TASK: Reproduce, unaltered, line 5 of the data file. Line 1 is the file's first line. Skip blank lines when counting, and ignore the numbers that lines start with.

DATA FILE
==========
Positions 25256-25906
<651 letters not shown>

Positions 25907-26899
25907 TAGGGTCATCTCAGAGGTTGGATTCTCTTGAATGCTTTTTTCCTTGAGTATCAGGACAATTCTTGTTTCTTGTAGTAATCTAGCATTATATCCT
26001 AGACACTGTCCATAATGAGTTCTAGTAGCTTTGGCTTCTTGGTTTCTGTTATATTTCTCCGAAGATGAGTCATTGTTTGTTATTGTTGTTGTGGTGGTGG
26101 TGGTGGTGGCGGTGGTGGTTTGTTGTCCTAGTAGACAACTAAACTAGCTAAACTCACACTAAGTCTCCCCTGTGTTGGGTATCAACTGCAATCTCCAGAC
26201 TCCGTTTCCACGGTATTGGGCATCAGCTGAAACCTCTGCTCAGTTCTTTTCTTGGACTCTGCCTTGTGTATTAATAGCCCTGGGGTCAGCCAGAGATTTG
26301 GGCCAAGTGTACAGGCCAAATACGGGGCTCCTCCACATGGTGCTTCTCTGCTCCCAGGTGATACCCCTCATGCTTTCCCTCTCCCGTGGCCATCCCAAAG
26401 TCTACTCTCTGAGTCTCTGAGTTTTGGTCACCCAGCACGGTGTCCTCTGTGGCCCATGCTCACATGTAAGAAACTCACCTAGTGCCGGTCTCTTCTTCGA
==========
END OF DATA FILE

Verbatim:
26001 AGACACTGTCCATAATGAGTTCTAGTAGCTTTGGCTTCTTGGTTTCTGTTATATTTCTCCGAAGATGAGTCATTGTTTGTTATTGTTGTTGTGGTGGTGG